@WhatamIdoing: FWIW, it's not "my target" or "my solution". Refer to the top of this thread: the OP was User:Uncle dan is home. I don't really have a dog in this fight so I'm retiring from this discussion. — Stanning (talk) 09:24, 15 June 2017 (UTC)
Oh, I'm sorry about that. That was sloppy of me. Please accept my apologies. WhatamIdoing (talk) 21:45, 15 June 2017 (UTC)
Thanks — Stanning (talk) 12:42, 16 June 2017 (UTC)

This would be the last thing we want...many old timers like me belive thoses that enforce policy should not be writing said policies. Many old timers like me think it's best that writers of P/Gs stay above the frey. Never a good idea to have police write laws. ...pls see User talk:Moxy#About becoming an administrator for what I think is best. --Moxy (talk) 20:37, 13 June 2017 (UTC)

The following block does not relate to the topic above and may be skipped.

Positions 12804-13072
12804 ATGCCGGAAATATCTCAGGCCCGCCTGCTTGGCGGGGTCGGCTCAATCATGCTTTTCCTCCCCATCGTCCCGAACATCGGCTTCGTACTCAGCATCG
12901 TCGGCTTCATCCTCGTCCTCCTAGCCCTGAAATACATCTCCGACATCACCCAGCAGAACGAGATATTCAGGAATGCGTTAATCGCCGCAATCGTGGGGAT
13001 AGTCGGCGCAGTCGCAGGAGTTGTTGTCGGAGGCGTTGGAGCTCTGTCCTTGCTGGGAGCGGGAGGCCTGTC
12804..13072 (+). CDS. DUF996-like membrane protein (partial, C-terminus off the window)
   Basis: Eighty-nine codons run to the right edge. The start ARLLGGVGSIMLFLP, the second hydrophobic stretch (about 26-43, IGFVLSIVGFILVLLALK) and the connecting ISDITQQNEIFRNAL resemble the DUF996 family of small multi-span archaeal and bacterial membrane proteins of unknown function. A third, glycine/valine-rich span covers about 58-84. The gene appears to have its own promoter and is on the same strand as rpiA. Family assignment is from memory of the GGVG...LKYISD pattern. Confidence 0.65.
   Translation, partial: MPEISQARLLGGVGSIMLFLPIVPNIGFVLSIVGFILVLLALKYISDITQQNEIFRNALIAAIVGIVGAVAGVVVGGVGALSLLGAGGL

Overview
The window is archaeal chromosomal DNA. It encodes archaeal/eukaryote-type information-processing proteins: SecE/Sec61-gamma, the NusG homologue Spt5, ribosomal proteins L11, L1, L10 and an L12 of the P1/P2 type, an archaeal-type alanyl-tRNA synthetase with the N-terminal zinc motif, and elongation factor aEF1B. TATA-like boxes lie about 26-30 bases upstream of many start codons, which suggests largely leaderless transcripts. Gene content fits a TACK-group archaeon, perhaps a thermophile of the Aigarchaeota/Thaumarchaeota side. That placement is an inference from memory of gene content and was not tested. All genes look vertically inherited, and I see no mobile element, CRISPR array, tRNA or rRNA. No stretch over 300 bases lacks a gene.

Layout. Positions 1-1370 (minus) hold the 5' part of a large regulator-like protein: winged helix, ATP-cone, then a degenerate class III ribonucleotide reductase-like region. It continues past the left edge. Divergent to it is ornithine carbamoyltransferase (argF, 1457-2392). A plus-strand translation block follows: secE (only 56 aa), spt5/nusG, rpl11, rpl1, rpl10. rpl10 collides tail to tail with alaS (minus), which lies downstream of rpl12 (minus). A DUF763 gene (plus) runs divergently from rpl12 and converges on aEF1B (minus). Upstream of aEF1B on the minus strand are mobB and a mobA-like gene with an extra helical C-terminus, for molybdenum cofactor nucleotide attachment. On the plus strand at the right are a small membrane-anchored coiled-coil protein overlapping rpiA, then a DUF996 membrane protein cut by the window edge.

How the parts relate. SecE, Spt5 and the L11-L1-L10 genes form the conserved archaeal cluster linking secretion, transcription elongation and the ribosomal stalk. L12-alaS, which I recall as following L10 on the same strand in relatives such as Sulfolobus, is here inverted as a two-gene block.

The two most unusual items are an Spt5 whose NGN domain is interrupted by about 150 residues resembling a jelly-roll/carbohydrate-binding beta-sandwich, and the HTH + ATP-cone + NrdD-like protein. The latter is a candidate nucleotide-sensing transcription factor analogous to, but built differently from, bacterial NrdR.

Absolutely not. This would itself be a dramatic bit of role-creep for admins; functionally, it would give them a special voice in setting, modifying, and wording policy that they don't currently have. More importantly, every current admin was selected without this in mind - they were evaluated based on their ability to adhere to policy, and their knowledge and understanding of it, rather than based on what policies they would prefer if they were among a select group empowered to make changes. Giving them any more voice than a normal user in setting policy would also have the practical effect of completely-politicizing RFA (more than it is already), and turning it into a constant referendum on what direction people want policy to go in. Finally, I would point out that as a practical matter this could easily accomplish the exact opposite of what you intend - yes, only admins could make changes, but that would also mean that only admins could revert changes, meaning that a dramatic expansion to a policy would require convincing fewer people. (Yes, I know, obviously the admins would consider the consensus on the page even among non-admins - but there's no avoiding the danger of it becoming a "supervote", since we wouldn't be able to rely on the hard limitations against modifying protected pages if we want policy to be something we can update at all. And, of course, if admins were flawless at evaluating consensus on the talk page and always perfectly reflected it, this suggestion would have no impact - you are implicitly assuming that they will put their "thumb on the scale", and even if we accepted that as desirable there is absolutely no reason to think they would always use that extra influence to oppose rather than promote instruction-creep.) --Aquillion (talk) 16:08, 15 June 2017 (UTC)